An Introduction to the Hobby of Building and Flying Model Airplanes

    Chances are you have had an interest in 'real' airplanes (we call those "full scale") since you saw one for the very first time. Perhaps it was at the local airfield, or maybe it was in a news film, or starring in a movie. Whatever the time and place, you were totally hooked.
    Well, so were the members of our club. Some members have been in the hobby for a lifetime, and some for less than a year,but everyone is as enthusiastic as the day they built their very first flying model.
    In the Thunder Bay area there are two clubs for model airplane enthusiasts. Although we share many similar interests such as in Radio Controlled aircraft, there are enough differences in types of models preferred by members to make several specialized clubs if we were so inclined.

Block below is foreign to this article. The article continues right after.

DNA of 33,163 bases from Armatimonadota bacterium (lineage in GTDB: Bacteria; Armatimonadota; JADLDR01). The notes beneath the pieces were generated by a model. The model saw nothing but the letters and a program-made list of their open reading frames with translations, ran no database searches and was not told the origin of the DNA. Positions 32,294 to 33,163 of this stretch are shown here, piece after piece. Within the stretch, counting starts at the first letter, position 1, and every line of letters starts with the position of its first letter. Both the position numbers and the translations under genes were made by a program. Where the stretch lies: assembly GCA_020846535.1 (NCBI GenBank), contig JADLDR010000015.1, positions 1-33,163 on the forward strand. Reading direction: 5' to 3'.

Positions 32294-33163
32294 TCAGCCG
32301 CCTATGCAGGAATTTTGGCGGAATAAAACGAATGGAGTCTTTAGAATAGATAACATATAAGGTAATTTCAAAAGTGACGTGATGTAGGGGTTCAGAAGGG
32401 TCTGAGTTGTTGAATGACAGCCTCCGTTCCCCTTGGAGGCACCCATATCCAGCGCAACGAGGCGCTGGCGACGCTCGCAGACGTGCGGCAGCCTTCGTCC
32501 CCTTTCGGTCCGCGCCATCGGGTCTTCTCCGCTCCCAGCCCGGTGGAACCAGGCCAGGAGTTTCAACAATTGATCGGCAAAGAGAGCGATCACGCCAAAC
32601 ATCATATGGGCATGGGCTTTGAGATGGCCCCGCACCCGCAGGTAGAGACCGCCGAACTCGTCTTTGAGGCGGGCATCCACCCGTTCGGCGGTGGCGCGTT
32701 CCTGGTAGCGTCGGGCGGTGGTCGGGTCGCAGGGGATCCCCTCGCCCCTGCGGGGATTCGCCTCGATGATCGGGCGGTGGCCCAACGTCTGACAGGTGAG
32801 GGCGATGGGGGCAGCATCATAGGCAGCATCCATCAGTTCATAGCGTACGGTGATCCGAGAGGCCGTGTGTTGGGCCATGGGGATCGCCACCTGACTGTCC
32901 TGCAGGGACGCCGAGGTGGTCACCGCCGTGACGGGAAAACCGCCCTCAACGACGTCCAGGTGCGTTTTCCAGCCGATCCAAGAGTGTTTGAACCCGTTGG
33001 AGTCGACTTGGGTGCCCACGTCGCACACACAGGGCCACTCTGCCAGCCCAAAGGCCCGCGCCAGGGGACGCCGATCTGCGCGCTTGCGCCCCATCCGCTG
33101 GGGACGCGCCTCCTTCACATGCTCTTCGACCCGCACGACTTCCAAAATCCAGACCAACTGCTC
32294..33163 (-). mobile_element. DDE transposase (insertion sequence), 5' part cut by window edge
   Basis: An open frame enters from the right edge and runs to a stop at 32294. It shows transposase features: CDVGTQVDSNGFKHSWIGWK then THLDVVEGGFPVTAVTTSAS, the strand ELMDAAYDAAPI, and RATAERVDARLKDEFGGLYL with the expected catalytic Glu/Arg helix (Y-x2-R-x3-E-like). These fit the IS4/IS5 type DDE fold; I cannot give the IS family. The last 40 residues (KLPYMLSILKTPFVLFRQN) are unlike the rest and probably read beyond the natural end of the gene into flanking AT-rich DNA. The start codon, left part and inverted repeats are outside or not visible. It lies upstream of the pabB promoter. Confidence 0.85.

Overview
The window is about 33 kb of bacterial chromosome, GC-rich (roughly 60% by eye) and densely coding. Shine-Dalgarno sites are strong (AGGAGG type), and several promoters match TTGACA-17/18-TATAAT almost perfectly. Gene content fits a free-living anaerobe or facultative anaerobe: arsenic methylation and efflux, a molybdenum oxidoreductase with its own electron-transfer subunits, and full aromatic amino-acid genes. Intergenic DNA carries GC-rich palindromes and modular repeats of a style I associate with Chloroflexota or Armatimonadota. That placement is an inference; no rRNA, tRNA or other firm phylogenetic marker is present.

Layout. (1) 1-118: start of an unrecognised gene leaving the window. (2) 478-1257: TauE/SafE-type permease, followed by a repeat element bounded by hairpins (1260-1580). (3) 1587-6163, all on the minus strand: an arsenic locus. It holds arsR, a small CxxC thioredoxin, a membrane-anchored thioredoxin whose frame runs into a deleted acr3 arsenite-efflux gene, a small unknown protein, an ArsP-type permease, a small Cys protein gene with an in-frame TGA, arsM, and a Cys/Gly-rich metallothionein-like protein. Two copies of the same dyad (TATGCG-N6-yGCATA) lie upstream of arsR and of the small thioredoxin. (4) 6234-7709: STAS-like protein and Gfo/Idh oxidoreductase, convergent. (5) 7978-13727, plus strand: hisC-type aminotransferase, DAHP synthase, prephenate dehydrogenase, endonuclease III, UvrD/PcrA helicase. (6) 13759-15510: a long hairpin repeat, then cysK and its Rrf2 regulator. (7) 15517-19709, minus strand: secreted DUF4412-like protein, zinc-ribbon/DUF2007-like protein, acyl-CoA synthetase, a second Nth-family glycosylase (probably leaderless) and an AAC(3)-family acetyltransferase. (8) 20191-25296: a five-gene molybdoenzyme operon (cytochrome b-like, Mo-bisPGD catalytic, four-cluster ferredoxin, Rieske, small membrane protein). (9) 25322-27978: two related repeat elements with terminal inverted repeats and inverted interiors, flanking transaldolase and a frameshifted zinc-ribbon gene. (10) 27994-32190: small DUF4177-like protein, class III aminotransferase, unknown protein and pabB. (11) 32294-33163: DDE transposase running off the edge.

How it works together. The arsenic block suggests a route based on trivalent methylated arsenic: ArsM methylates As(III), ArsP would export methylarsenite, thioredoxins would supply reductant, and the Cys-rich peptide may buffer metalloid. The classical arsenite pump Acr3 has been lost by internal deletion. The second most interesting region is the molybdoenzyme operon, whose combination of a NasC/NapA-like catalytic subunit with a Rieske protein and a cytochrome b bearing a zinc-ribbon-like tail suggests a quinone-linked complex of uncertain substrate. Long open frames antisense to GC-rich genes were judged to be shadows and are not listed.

Our club, North of Superior Flyers, was formed in 1996 with the intent of flying Radio Controlled Models (known as R/C for short), but we also have many other interests. Here are some examples of our models:

R/C Engine powered
R/C Gliders
R/C Electric models
R/C Antique models
R/C Old-Timer models
R/C Helicopters

Outdoors or Indoors
Free Flight models
C02 powered
Indoor R/C
Rubber powered

On wheels, floats, or skis.
From a wingspan of six inches to more than 8 feet.

So where do you start?

    That is a question we take very seriously. Certainly some aspects of the hobby are relatively simple and inexpensive, like our indoor models. While they are small, they range from easy to very sophisticated. They can be a starting place, but for some modellers of international reputation, they have remained a life-long enjoyment without ever getting into fuel engines or Radio Control.